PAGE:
Margin Call


Featuring a high class ensemble cast –Jeremy Irons, Demi Moore, Kevin Spacey, Zachary Quinto, Paul Bettany, Penn Badgley, and Stanley Tucci all put in an appearance- Margin Call attempts to tell the events of 2008 resulting in the global financial crisis from an insider business trader’s point of view. Needless to say not many will leave the cinema feeling any more sympathy towards the financial bigwigs playing fast and loose with the financial structure many rely on, providing they had any sympathy in the first place. The first time writer and director J.C. Chandor manages to coax solid performances out of his impressive cast even if Paul Bettany’s accent whilst playing trading desk manager Will Emerson falters as precariously as the unnamed company’s finances and on occasion is downright weird. Despite this Chandor does manage to capture the reptilian nature of the self serving ethics of high powered business and its total lack of integrity when it comes to saving its own skin and although the film is reliably conventional in both its narrative drive and construction it still manages to maintain a high level of tension even if we are aware how it will pan out from the very beginning.

The film gets underway with multiple lay offs in the risk department of a trading firm and following the departure of the  department head  Eric Dale- Tucci- who has realised something is amiss in the company’s figures he hands his junior team member Peter Sullivan-Quinto-,a former rocket scientist, a disc with his recent unfinished findings. Sullivan wastes no time in finding what Dale had been missing and realises the company is on the brink of financial ruin. The only way to prevent this is by selling off all the assets they have in their possession even though they are worth absolutely nothing. A moral dilemma then ensues as this means they are ruining other businesses in the process alongside their own firm’s reputation as no-one will ever trust them again. The dilemma is short-lived however as self preservation rises to the fore and deals and compromises are waged in a misguided attempt at solidarity. A sacrificial lamb in the form of Sharon Robertson-Demi Moore- head of the risk department, who had warned company heads of the dangers ahead a year previously, is offered in a vain attempt to keep the wolves at bay when looking for someone to blame. It is symbolic that the character sacrificed is female as the big guns all seem to occupy some form of archaic gentlemen’s club with bright young spark Sullivan gaining not just a promotion but a shortcut to its exclusive membership thanks to his discoveries. It is also worth observing that she is the only character referred to throughout by the derogatory term ‘c***’ even though it could be applied to many other characters more deserving of the title, Therefore the gender divide in big business still obviously exists though some may argue that her character managed to turn up to a hastily called late night meeting in five inch f*** me heels so perhaps she got what she wanted as she was well and truly f***ed by her male contemporaries.  Meanwhile all traders are out to save their own skins by selling off the worthless stocks ruining businesses and lives whilst themselves receiving seven figure bonuses as a reward for doing so.  The end result is the financial crisis which has impacted globally over the last three years and shows no signs of abating.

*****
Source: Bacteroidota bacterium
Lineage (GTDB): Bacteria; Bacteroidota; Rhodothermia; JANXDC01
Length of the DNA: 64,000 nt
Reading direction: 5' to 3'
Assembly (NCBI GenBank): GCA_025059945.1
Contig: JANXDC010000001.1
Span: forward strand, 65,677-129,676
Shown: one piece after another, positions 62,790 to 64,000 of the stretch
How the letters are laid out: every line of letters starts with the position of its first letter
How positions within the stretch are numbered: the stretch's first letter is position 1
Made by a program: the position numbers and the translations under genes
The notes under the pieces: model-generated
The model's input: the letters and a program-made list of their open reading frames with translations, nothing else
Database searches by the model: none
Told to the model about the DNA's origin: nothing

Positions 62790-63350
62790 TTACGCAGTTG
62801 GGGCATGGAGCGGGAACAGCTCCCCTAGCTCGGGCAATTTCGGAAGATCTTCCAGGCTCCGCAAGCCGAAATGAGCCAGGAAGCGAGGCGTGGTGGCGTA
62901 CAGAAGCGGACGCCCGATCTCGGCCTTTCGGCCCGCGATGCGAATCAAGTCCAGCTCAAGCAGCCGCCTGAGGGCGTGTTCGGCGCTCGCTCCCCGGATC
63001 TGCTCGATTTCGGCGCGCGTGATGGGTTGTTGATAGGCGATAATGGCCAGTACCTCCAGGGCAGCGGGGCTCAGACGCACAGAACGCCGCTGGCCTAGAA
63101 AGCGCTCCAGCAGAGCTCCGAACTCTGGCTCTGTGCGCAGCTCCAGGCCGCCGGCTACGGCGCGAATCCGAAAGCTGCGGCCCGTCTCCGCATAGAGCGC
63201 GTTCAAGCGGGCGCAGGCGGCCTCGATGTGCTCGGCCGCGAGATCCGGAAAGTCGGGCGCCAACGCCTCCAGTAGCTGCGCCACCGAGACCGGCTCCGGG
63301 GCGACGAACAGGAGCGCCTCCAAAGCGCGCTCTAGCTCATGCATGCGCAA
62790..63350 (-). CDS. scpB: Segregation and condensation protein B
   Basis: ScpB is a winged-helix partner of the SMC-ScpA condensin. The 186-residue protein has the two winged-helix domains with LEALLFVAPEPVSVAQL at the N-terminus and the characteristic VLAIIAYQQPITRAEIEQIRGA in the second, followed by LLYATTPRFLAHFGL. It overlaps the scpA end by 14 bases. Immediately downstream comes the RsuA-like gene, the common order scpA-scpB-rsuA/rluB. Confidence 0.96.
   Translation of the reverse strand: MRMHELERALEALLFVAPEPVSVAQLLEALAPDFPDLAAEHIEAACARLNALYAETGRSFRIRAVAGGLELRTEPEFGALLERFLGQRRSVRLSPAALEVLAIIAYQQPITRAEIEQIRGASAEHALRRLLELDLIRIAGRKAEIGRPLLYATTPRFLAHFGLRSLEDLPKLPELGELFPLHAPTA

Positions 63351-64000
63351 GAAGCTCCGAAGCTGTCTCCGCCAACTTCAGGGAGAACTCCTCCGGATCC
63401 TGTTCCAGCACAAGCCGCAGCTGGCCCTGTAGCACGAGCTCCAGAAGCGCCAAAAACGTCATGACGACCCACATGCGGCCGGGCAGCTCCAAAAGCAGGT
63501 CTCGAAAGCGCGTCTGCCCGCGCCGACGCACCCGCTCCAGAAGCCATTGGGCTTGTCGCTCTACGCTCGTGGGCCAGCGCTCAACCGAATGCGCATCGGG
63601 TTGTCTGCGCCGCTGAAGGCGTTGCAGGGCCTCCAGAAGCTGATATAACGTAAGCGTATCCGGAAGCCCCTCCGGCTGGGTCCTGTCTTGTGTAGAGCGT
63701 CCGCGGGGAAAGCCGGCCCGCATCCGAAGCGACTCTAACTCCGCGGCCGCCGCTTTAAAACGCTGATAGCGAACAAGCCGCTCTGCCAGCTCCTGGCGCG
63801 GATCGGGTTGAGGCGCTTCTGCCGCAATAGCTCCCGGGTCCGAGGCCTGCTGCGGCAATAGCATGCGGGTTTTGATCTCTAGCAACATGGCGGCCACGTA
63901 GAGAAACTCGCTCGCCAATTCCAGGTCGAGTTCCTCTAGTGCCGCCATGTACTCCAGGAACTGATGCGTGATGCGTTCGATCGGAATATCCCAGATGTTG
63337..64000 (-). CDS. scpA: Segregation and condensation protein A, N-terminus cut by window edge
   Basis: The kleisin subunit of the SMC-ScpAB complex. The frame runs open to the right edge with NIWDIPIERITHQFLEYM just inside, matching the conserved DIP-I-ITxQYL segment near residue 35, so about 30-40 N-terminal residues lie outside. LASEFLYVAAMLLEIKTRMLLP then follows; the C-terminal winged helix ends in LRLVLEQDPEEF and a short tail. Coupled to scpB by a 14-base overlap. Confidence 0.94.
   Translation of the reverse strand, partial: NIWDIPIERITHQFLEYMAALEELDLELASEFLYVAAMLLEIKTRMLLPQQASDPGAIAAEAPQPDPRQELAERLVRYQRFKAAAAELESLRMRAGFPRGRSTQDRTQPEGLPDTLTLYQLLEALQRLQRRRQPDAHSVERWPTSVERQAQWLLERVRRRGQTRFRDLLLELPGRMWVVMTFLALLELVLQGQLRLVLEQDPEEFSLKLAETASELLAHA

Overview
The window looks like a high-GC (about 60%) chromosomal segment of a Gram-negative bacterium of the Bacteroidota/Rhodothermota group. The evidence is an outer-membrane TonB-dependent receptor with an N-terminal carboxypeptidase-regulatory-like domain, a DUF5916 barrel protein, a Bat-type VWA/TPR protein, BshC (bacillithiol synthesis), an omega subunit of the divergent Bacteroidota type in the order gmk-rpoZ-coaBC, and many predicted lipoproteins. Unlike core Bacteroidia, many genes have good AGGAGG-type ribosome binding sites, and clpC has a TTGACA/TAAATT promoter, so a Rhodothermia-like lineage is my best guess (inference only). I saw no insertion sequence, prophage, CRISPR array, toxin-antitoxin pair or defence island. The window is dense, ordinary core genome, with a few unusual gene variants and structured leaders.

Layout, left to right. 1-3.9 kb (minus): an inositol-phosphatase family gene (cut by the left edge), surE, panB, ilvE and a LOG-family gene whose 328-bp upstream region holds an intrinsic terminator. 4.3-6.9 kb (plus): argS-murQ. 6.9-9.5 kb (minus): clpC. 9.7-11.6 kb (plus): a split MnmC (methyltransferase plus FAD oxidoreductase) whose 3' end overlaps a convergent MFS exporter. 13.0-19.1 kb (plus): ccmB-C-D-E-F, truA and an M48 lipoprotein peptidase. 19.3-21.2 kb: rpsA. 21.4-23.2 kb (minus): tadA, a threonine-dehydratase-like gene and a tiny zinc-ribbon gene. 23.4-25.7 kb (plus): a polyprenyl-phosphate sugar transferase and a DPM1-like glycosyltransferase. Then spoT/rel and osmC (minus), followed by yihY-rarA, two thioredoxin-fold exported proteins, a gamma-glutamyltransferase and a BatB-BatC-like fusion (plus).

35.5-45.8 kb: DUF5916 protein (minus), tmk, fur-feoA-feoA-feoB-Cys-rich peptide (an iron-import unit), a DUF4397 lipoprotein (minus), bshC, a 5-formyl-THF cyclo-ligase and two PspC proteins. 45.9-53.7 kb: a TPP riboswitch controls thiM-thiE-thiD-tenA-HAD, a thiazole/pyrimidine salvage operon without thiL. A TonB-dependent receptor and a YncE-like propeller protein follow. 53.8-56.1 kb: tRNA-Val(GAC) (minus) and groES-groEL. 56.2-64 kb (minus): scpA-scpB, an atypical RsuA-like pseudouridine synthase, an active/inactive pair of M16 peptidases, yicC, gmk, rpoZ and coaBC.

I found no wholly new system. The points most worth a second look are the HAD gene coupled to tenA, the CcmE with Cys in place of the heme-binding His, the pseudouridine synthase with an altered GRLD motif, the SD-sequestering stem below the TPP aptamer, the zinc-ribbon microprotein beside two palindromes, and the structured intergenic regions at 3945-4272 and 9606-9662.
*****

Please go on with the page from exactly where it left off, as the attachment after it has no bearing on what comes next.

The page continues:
Margin Call is an impressive film with a high powered cast which ensures a good looking board room. It does fall short on innovation and suspense however as we are aware of the outcome even before the film begins. Chandor does capture some of the nastiness and lack of integrity which lay at the core of this situation and tries to lay out a different perspective in a scene when Emerson claims the traders have been doing us a favour all these years by providing us with a fantasy lifestyle. It fails to convince as even at the films conclusion those who lead us to the brink and then some are still being financially rewarded for their mistakes-think Fred Godwin of RBS- whilst those they have ruined and put out of work are still struggling. What the film does do cleverly by having such a recognisable cast is instil some sense of familiarity- where previously anonymity reigned supreme-regarding those who placed us in our current financial plight, Proving yet again by Hollywood standards if you are going to blame anyone then they might as well be good looking.

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